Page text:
Sunday, Feb 22:21 AM
Sunday, Feb 22:21 AM| Comment!
- Sony (SNE) is considering "various options" for its Vaio PC unit, the company said yesterday, but it described as inaccurate a report that it is in discussions with Lenovo (LNVGF) for a joint venture that would take over the loss-making business' overseas operations.
- The Japanese firm has said in the past that it intends to change its product and manufacturing strategy for Vaio.
- Sony is due to report its latest earnings results this week.
Friday, Jan 317:20 PM
Friday, Jan 317:20 PM| 17 Comments
- After taking in Google's (GOOG) Q4 numbers, FBR estimates handing off Motorola Mobility to Lenovo (LNVGY) could boost the Web giant's op. margin by as much as 500 bps. Whereas Google proper has an op. margin of 34%, Motorola's losses dragged down the company's total op. margin to 29%.
- TechCrunch reports that with Motorola gone, newly-acquired Nest will serve as Google's primary hardware team. Nest, founded by iPod "godfather" Tony Fadell, will reportedly develop gadgets very different from the smart thermostats/smoke alarms it's known for.
- Many observers think the Lenovo sale is at least partly tied to Google's recent deals with Samsung (SSNLF). The reasoning: Samsung's reported willingness to embrace a vision of Android closer to Google's (toning down support for custom apps/UIs, and promoting Google apps/services) is linked to Google's decision to sell its mobile hardware unit.
- It's possible Google also gave Samsung favorable terms in their recent cross-licensing deal. In terms of patent portfolio/breadth, Google held the upper hand.
- In addition to keeping most of Motorola's patents, Google is holding onto the company's Advanced Technology unit, which is responsible for the Project Ara modular phone initiative.
- Lenovo says it will keep the Motorola brand in the U.S., and that it aims to eventually pass Apple and Samsung to be the world's largest smartphone vendor.
- Previous: Google earnings coverage
Wednesday, Jan 295:25 PM
Wednesday, Jan 295:25 PM| 38 Comments
- Just an hour after reports emerged Google (GOOG) is set to sell Motorola's phone ops to Lenovo (LNVGY), the deal has been announced by Larry Page. Lenovo will pay $2.91B for the struggling, loss-generating smartphone maker; Google will retain the "vast majority" of its patents.
- Page explains the deal by stating the smartphone market is "super competitive," and that "it helps to be all-in." He promises the sale doesn't have broader implications for Google's hardware efforts.
- Google paid $12.5B for Motorola Mobility in 2011. After backing out the Lenovo sale, the Arris sale, and $3.5B in cash, Google effectively paid ~$3.7B for Motorola's patents, assuming one doesn't count the losses the phone unit has produced under Google's control.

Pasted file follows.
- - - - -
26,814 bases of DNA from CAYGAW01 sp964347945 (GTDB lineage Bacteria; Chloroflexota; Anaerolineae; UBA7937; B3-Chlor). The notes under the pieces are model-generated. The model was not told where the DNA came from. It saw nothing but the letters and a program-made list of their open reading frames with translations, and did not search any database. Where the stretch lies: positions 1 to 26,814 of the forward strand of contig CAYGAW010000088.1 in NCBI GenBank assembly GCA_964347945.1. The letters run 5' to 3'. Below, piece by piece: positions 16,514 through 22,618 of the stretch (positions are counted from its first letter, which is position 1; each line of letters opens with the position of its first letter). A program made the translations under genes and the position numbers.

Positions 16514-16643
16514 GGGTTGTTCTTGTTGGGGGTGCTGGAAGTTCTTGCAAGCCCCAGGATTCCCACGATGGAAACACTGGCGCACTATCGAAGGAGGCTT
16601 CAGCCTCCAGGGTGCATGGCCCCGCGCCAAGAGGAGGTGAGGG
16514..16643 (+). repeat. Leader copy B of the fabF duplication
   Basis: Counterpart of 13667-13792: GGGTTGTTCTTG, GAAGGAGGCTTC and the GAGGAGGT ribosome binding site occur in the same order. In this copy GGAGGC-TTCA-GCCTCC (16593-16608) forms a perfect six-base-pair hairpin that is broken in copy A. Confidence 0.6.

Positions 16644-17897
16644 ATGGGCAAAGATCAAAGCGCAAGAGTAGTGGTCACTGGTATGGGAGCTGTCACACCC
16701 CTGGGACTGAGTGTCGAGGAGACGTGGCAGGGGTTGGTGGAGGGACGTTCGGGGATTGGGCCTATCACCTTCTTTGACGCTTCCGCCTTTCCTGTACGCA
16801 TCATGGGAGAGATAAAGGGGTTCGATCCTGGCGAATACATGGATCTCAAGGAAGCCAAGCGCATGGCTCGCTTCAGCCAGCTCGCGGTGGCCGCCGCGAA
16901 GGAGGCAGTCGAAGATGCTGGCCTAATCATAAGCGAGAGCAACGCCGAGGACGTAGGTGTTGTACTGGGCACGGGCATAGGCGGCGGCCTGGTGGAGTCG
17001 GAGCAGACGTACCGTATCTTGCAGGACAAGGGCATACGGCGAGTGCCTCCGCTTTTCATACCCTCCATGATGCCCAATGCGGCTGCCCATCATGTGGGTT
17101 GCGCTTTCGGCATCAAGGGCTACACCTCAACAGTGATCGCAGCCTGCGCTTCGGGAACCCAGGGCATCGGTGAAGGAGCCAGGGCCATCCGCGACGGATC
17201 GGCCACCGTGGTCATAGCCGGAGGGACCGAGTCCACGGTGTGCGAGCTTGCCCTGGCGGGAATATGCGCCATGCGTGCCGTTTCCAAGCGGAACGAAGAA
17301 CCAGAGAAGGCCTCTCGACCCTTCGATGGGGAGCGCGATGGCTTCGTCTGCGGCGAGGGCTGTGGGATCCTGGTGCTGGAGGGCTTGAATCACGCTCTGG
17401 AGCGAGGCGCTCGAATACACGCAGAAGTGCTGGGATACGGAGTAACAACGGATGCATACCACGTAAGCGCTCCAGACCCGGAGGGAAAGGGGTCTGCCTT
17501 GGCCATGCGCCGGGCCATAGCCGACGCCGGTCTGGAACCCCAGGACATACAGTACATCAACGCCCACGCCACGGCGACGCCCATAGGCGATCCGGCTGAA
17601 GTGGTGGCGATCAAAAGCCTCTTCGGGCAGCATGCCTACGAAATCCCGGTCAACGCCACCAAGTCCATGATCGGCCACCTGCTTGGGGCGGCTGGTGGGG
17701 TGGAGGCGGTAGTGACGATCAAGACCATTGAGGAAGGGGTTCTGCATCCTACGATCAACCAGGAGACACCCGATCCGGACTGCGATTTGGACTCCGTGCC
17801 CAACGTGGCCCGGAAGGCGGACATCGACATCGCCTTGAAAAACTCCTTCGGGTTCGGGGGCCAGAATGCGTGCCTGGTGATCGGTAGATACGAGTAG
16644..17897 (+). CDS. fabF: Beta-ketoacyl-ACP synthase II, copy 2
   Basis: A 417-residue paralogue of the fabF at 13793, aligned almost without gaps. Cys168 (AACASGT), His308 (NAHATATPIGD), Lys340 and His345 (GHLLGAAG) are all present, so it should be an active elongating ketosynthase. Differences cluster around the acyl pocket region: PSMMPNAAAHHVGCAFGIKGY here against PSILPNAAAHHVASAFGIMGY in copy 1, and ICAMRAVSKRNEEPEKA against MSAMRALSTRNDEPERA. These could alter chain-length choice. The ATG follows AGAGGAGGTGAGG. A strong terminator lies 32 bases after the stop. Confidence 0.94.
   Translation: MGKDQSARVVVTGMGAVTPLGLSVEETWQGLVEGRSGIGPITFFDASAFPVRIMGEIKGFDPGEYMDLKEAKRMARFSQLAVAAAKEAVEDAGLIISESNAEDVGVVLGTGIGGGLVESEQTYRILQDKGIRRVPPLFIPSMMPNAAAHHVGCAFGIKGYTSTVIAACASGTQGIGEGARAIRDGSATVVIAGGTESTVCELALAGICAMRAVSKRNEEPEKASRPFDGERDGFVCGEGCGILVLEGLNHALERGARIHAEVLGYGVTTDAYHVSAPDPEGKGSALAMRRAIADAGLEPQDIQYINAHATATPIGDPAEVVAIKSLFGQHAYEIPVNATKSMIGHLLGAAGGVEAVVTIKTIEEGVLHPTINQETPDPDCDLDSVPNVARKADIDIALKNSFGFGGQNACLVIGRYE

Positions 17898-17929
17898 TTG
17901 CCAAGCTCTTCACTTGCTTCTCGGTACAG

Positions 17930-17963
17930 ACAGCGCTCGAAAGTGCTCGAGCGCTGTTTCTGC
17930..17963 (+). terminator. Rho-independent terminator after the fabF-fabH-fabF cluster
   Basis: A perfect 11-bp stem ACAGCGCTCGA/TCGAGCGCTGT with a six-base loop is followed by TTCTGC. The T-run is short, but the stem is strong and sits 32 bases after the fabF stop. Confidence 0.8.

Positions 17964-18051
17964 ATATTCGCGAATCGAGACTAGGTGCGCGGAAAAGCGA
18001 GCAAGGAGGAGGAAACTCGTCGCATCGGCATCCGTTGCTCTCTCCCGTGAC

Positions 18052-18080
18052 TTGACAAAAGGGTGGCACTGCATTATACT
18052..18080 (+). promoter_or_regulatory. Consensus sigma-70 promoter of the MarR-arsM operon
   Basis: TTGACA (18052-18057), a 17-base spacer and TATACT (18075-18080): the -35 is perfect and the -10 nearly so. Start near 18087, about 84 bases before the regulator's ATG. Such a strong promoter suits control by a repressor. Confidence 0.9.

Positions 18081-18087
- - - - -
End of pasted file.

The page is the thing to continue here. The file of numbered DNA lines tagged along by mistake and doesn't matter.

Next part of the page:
- The sale expands Lenovo's U.S. presence, and gives it access to Motorola's respected hardware engineering teams as it tries to grab high-end Android share from market leader Samsung (SSNLF). IDC estimates Lenovo had a 4.9% smartphone share in Q4 (up from 4.1% a year ago).
- The deal also removes a point of friction between Google and its Android partners. It shortly follows a report stating Google has pressured Samsung to tone down its Android UI changes and more strongly emphasize Google's apps/services, as it tries to exert greater control over Android's look and feel.
- GOOG +2.2% AH. In addition to the Motorola deal, shares could be getting a lift from Facebook's Q4 beat.
Wednesday, Jan 294:19 PM
Wednesday, Jan 294:19 PM| 6 Comments
- Reuters and China Daily both report Lenovo (LNVGY) is set to buy Motorola Mobility's phone unit from Google (GOOG). The former says the price tag is close to $3B; the latter says it's "at least" $2B. China Daily says the deal will be announced tomorrow morning in Beijing.
- Motorola Mobility has been bleeding share and (in spite of huge job cuts) posting big losses since Google's 2011 acquisition, as products such as the Moto X and Moto G fail to produce a turnaround in the face of stiff high-end competition from Samsung and Apple, and stiff low-end competition from a slew of Asian OEMs (including Lenovo).
- Google has already sold Motorola's set-top/cable infrastructure unit to Arris for $2.35B. The company will presumably hold onto Motorola's sizable mobile patent portfolio.
- Investors are pleased, GOOG +1.2% AH. Q4 results are due tomorrow.
Thursday, Jan 234:10 AM
Thursday, Jan 234:10 AM| 7 Comments
- As flagged, IBM (IBM) has agreed to sell its low-end x86 server business to Lenovo (LNVGY) for $2.3B, of which $2B will be in cash and the rest in stock.
- IBM and Lenovo will also form a partnership that will include a global OEM and reseller agreement for various IBM products, including its entry and mid-range Storwize disk storage systems.
- Around 7,500 IBM employees will be offered jobs at Lenovo.
- "This divestiture allows IBM to focus on system and software innovations...such as cognitive computing, Big Data and cloud," says IBM's Steve Mills.
- The deal comes after IBM's hardware division suffered another wretched quarter in Q4, with x86 sales dropping 16%.
- The question is whether U.S. security concerns will cause a delay to the transaction or cause it to be blocked. (PR)
Wednesday, Jan 226:55 PM
Wednesday, Jan 226:55 PM| Comment!
- The WSJ reports Lenovo (LNVGY), once the buyer of IBM's PC unit, is now close to acquiring its x86 server ops. Sources state a deal could be announced as soon as tomorrow.